The double life of Anne Neill only goes to prove you never know who is watching who? Churchgoing, Anne Neill, a middle-aged widow from the suburbs of Adelaide, was also a secret agent, for the newly-formed Australian Security Intelligence Organisation, ASIO, or Secret Police.
Soft Spoken Grandmother
Anne was a charming 50-year-old grandmother. Her white hair was short and curled. She was well-dressed in floral dresses and beaded necklaces.
This soft-spoken, widowed, and neatly dressed woman was the first ASIO agent to enter the USSR. Her ASIO handler referred to her as a ‘fluttery old lady’, who lived a double life.
ABC Radio National would eventually report the Adelaide widow as one of ASIO’s most effective penetrative agents, known as ‘Sparrow’.
The Impeccable Housewife
The term ‘housewife’ was used of a woman who managed her household affairs. But did you know it also referred to a small case for needles, thread, and other small sewing items? Anne played the role of an impeccable housewife in the 1950s, keeping all areas of her life in immaculate order, and separate from each other.
She had a deep Christian faith, loved cooking and community gatherings. Anne was known for being hard-working, talented, and dedicated. Anne believed in the British Empire and world peace. This was strengthened after her husband, Roy, died prematurely from the gas poisoning during the World War I. Anne was also firmly anti-communist.
Red Under the Bed
With the end of World War II fear of communism in Australia reached obsessive levels with the scaremongering of the Cold War. USSR was the bogeyman. Communists, or ‘reds’, lurked everywhere, so Australian citizens needed to be vigilant, as did many Western nations.
In the 1950s Australians had extra cause for concern. The country’s proximity to Asia created fear of the domino effect where Asian countries would fall to communism, eventually reaching and taking over Australia.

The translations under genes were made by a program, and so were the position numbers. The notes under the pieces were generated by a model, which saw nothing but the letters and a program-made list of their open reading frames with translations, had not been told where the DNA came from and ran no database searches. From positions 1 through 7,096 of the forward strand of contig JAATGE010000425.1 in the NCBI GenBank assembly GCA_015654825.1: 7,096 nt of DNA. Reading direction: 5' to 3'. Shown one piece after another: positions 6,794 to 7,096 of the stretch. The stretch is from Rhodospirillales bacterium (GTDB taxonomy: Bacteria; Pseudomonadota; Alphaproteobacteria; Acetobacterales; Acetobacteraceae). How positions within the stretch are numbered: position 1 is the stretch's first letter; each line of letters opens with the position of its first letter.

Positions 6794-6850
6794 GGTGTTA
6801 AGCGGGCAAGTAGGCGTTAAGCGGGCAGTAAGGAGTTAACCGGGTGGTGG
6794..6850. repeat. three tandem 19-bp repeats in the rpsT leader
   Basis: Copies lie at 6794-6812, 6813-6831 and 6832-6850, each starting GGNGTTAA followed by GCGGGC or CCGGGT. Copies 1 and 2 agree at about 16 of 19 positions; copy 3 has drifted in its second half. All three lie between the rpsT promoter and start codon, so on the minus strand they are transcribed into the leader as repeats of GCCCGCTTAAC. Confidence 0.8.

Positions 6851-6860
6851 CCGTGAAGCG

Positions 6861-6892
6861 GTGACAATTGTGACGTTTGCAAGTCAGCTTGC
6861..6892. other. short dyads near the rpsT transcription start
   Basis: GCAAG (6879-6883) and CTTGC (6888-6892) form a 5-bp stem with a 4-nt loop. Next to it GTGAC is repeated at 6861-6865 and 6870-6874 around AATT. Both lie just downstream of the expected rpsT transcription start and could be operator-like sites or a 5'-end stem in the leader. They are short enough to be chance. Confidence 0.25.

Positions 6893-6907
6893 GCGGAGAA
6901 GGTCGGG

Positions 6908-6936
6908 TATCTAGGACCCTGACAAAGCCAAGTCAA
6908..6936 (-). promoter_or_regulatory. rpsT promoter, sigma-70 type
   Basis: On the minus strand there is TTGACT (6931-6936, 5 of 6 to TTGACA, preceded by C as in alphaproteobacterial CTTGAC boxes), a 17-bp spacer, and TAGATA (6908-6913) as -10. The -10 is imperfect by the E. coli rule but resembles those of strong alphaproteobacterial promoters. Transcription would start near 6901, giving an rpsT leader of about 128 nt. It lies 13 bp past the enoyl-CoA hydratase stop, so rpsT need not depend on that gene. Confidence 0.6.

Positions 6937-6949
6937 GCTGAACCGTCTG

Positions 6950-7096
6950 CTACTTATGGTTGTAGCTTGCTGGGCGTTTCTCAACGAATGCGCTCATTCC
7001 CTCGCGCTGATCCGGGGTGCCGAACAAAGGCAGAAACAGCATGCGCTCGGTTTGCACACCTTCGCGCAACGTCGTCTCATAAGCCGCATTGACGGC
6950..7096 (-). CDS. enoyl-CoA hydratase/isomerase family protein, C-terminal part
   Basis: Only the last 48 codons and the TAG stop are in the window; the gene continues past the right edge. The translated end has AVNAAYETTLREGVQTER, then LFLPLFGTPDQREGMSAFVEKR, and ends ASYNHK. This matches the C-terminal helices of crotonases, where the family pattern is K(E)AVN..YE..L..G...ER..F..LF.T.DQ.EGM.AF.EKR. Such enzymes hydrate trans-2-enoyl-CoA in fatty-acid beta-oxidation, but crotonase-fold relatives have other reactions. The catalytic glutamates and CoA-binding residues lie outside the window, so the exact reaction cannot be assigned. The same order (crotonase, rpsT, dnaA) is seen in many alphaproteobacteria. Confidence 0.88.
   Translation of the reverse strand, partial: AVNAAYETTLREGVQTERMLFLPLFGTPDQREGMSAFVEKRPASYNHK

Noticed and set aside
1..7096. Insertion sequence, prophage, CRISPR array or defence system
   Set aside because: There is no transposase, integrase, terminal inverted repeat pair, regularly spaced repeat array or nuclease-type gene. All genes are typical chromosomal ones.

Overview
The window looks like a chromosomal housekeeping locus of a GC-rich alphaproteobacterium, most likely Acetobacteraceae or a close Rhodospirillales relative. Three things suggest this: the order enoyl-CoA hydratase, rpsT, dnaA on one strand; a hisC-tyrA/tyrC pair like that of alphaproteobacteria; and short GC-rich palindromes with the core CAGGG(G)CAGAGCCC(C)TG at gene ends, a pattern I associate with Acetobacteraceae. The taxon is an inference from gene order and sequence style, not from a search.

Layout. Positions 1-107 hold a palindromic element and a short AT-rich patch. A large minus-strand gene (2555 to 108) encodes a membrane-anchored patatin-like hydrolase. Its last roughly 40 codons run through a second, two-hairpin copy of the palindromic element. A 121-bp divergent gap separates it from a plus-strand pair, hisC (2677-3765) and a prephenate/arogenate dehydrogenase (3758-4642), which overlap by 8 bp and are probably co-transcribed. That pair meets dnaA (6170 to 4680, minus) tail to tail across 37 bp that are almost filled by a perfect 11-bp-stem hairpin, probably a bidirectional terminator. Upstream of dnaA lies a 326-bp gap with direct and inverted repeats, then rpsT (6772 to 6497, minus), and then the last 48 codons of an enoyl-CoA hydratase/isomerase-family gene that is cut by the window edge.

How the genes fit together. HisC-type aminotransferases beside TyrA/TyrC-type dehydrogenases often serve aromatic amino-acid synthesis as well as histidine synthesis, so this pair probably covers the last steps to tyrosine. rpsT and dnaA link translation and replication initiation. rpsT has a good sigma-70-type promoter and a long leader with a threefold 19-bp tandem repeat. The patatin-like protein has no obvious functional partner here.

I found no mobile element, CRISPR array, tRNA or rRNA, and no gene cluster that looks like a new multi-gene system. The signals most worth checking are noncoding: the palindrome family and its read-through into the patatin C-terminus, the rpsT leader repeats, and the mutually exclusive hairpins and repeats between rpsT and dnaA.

Anne’s Road to Stardom
Anne was a member of South Australia’s Liberal Party from 1936. In 1950, Anne joined the Women’s Peace Council. However, she was shocked to find the Council was involved in what she regarded as being communist propaganda and infiltration.
Being a woman of action, Anne complained to the chief secretary of the South Australia Liberal Government, Lyell McEwin. He took Anne to see Rod Allanson, who was the agent runner for ASIO’s Adelaide office. They found Anne’s complaints and information intriguing and saw the potential to use her to uncover more information about communist activity in Australia.
Recruited into a Double Life
In June 1950 this suburban woman was recruited as an ASIO agent. Her brief was to penetrate the South Australian Peace Council and the Communist Party Association, CPA. She took to spying like a duck takes to water. Without giving it a second thought she had found her true vocation.
Anne joined as many communist organisations as she could, including the New Theatre, the Eureka Youth League and the Union of Australian Women. She also did volunteer work as a typist for Elliott Johnston, the secretary of the South Australian Peace Council and a member of the CPA. By 1951 Anne was invited to join the CPA, while all the time secretly reporting back to ASIO.
Anne had ‘her finger in every pie’. She sewed costumes for the New Theatre and typed notes. She made marmalade for fundraising fetes and attended meetings. Anne Neill was an indispensable comrade.
She spent her days helping at all the communist organisations, but her nights were spent writing hundreds of reports about their activities. Every piece of information she gathered was diligently passed on to her handler.